• Amputation. An amputated arm from a childhood illness is a great way to introduce backstory.
  • Acne. Your high school character may be dealing with cystic acne all over their face on top of that broken heart.
  • Hairy. A hairy back or chest can add to the image your readers are conjuring in their minds.
  • Warts. Facial warts add a hint of imagery to your character.
  • Teeth. Several brown and rotting teeth are a clear indicator of hygiene too.
  • Mouth. A cleft palate can be a unique feature for your character.
  • Ears. One ear may be substantially larger than the other.
  • Eyes. A glass eye that is a different color than the other eye is a unique character flaw for a mysterious character.
  • Legs. Bowed legs are becoming a more common way of depicting the walk of a character too!
  • Beard. Describe your character’s age using their thin, patchy beard with gray streaks.
  • Nose. Maybe your character has developed a crooked nose from that time they broke their nose in college.
  • Eyebrows. A thick, black unibrow is a very distinct feature.
  • Birthmark. Imagine a red birthmark on the forehead in the shape of Alaska.
  • Feet. A clubbed foot is a birth defect that can set your character apart.
  • Limp. A pronounced limp due to one leg being longer than the other can be a staple descriptor.
  • Moles. Your character might have several large, hairy moles on their back.
  • Fingernails. Chewed fingernails can also be an indication of the anxiety bubbling under the surface of your character.

Pro Tip: Pair your unique character flaws with a creative plot idea that will wow readers and a popular book genre that impresses critics!

Personality Flaws

The most interesting character flaws are usually the ones that pertain to personality. In some cases, they may be the product of genetics or upbringing, but ultimately these are traits that the reader will consider to be the character’s responsibility. This character flaws list highlights the kinds of flaws that most greatly affect the character’s attitudes and actions.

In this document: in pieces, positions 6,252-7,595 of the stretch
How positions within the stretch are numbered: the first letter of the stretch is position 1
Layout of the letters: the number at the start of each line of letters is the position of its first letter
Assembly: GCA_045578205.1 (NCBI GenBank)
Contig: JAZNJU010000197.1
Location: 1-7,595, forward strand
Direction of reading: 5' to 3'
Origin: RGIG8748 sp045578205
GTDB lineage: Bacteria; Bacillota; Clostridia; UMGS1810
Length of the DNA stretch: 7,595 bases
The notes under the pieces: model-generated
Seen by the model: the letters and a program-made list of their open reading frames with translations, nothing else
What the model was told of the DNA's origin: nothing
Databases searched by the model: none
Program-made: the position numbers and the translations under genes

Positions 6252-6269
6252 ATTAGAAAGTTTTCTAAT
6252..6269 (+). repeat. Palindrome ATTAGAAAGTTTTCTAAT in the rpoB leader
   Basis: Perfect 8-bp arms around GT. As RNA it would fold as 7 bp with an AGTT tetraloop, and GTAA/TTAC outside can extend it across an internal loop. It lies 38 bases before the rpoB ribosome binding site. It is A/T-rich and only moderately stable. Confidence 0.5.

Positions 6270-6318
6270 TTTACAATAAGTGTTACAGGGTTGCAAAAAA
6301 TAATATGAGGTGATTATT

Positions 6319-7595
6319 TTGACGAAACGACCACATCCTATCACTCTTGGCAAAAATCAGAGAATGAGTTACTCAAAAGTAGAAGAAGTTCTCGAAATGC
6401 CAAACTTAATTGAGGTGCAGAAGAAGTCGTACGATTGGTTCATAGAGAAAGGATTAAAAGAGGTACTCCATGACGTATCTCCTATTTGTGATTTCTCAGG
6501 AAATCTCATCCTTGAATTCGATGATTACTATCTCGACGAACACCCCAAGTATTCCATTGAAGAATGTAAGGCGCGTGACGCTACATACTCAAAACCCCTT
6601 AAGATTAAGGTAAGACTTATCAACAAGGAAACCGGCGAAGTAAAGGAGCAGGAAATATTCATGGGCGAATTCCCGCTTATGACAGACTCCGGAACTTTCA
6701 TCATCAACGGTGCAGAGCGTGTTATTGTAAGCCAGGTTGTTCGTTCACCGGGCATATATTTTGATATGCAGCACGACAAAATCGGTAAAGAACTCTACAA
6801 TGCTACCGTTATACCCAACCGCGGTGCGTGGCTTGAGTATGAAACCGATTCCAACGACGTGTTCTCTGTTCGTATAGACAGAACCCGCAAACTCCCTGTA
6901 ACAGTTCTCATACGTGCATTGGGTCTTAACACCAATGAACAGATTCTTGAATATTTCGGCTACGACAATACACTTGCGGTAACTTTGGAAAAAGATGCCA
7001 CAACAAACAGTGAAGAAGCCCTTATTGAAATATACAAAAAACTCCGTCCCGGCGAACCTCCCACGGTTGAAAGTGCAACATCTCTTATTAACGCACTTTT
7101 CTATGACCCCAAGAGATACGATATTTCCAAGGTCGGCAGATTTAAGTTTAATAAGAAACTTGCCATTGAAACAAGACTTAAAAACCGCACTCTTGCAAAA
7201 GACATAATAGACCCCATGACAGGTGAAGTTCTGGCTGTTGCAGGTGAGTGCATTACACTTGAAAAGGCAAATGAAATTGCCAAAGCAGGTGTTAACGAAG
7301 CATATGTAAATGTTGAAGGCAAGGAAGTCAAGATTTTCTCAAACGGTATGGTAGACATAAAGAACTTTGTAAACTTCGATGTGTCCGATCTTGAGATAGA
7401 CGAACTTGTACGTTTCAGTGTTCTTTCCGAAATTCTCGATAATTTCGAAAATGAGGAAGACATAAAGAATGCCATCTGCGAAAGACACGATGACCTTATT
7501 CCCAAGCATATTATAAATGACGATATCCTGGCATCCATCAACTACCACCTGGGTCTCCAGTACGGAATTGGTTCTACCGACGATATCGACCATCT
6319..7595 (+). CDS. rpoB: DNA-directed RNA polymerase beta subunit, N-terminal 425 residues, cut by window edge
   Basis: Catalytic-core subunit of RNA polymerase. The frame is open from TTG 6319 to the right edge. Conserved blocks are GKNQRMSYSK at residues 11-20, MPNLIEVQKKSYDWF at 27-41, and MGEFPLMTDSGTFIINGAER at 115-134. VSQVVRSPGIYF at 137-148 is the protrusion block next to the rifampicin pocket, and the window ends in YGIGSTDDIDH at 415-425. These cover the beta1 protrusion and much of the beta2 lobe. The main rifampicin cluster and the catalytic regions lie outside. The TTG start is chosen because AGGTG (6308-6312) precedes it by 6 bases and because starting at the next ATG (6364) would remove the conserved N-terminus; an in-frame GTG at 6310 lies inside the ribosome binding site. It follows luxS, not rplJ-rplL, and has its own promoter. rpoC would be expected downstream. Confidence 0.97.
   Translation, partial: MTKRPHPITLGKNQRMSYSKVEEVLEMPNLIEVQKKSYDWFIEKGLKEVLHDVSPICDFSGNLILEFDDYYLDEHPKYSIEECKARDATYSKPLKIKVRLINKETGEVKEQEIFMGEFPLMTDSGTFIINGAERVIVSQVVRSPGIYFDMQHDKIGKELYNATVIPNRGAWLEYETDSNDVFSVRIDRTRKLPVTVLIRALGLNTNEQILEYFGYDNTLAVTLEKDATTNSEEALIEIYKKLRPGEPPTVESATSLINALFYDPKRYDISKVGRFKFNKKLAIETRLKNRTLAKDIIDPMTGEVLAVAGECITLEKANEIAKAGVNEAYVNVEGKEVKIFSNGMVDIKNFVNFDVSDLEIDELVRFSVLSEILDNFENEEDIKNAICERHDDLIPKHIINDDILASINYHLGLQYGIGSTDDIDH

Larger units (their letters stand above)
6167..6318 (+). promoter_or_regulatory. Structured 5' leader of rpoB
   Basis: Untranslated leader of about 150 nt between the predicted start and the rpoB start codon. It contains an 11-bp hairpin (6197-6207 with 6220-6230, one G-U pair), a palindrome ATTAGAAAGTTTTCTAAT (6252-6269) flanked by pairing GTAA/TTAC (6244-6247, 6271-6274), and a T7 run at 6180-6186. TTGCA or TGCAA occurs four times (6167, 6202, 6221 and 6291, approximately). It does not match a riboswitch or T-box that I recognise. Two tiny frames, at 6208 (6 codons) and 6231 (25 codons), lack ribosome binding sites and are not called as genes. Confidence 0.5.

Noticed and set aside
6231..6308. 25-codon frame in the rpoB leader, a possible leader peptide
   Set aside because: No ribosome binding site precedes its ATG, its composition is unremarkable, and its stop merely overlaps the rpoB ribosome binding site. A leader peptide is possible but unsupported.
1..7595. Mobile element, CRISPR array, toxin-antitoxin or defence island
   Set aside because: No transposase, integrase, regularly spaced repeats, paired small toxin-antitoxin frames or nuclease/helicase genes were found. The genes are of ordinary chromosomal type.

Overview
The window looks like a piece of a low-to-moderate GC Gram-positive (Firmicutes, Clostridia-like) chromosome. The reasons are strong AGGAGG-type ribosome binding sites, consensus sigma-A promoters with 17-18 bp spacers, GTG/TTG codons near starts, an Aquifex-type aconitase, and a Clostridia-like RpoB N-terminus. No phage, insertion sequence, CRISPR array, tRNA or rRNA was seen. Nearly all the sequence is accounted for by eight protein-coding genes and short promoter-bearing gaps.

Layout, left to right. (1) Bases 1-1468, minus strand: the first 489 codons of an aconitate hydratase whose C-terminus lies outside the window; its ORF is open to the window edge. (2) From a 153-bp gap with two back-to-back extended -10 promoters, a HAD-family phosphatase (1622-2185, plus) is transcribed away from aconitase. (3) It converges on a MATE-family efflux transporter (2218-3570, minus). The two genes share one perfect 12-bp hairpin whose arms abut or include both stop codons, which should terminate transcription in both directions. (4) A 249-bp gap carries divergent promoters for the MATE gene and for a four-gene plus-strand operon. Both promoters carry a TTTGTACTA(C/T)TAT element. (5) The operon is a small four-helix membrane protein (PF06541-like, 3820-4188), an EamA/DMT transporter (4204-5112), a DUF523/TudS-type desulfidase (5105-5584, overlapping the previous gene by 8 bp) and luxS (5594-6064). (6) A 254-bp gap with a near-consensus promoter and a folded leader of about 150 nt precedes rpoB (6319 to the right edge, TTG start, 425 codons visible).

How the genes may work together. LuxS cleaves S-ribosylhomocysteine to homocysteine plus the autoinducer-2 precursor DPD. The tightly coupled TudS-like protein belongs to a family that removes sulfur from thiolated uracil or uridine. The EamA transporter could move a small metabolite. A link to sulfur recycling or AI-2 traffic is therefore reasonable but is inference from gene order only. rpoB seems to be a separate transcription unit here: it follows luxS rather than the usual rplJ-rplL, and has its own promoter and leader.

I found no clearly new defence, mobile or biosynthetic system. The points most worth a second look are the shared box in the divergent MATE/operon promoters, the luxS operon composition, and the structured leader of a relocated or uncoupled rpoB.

• Belittling. Your character may belittle anyone they view as intellectually inferior.
  • Arrogant. Draco Malfoy is a prime example of an arrogant character. He never admits his mistakes and often acts holier-than-thou.
  • Narcissistic. Sometimes characters are overly obsessed with their looks. You’ll find them staring into every reflective surface they can find.
  • Workaholic. This may be someone with no social life as a result of work or a workaholic who doesn’t make enough time for family.
  • Materialistic. The Great Gatsby has a character that has a particular taste for expensive material possessions — Daisy Buchanan.
  • Humorous. Your character could think their jokes are hilarious (and they are definitely not).
  • Controlling. Some characters may be very controlling of their spouse and children. This can be anything from where they go to what they wear every day.
  • Racist. Your character may display gross racial prejudices.
  • Easily-Angered. Ever met someone who has gotten angry at the slightest provocation?
  • Impulsive. That one character you have may be all too eager to take unnecessary risks and lead the other characters right into danger.
  • Competitive. All they do is “win, win, win no matter what!” Competitive individuals always have to win at everything.
  • Complainer. These characters find a way to complain excessively about every minor inconvenience.
  • Harasser. Your worst character may sexually harass people.
  • Unsupportive. Emotional support for friends and family is not this character’s strong suit.